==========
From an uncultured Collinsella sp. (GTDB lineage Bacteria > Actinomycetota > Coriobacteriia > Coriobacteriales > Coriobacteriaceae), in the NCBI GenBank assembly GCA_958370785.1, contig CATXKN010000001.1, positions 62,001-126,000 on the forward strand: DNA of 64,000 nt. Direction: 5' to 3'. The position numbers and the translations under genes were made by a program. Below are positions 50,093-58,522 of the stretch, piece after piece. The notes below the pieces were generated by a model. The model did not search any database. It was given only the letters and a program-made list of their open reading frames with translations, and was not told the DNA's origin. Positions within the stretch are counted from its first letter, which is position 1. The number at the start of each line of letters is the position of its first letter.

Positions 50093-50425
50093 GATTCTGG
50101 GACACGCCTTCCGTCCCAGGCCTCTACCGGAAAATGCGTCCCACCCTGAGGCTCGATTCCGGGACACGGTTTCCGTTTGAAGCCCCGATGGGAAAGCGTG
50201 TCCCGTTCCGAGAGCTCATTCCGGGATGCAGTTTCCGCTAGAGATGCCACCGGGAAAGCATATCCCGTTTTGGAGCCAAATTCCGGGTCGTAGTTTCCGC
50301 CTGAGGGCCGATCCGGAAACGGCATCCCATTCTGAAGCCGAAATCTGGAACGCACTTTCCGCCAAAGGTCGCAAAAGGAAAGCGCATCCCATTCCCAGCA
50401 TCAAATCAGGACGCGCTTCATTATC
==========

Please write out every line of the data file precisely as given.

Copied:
From an uncultured Collinsella sp. (GTDB lineage Bacteria > Actinomycetota > Coriobacteriia > Coriobacteriales > Coriobacteriaceae), in the NCBI GenBank assembly GCA_958370785.1, contig CATXKN010000001.1, positions 62,001-126,000 on the forward strand: DNA of 64,000 nt. Direction: 5' to 3'. The position numbers and the translations under genes were made by a program. Below are positions 50,093-58,522 of the stretch, piece after piece. The notes below the pieces were generated by a model. The model did not search any database. It was given only the letters and a program-made list of their open reading frames with translations, and was not told the DNA's origin. Positions within the stretch are counted from its first letter, which is position 1. The number at the start of each line of letters is the position of its first letter.

Positions 50093-50425
50093 GATTCTGG
50101 GACACGCCTTCCGTCCCAGGCCTCTACCGGAAAATGCGTCCCACCCTGAGGCTCGATTCCGGGACACGGTTTCCGTTTGAAGCCCCGATGGGAAAGCGTG
50201 TCCCGTTCCGAGAGCTCATTCCGGGATGCAGTTTCCGCTAGAGATGCCACCGGGAAAGCATATCCCGTTTTGGAGCCAAATTCCGGGTCGTAGTTTCCGC
50301 CTGAGGGCCGATCCGGAAACGGCATCCCATTCTGAAGCCGAAATCTGGAACGCACTTTCCGCCAAAGGTCGCAAAAGGAAAGCGCATCCCATTCCCAGCA
50401 TCAAATCAGGACGCGCTTCATTATC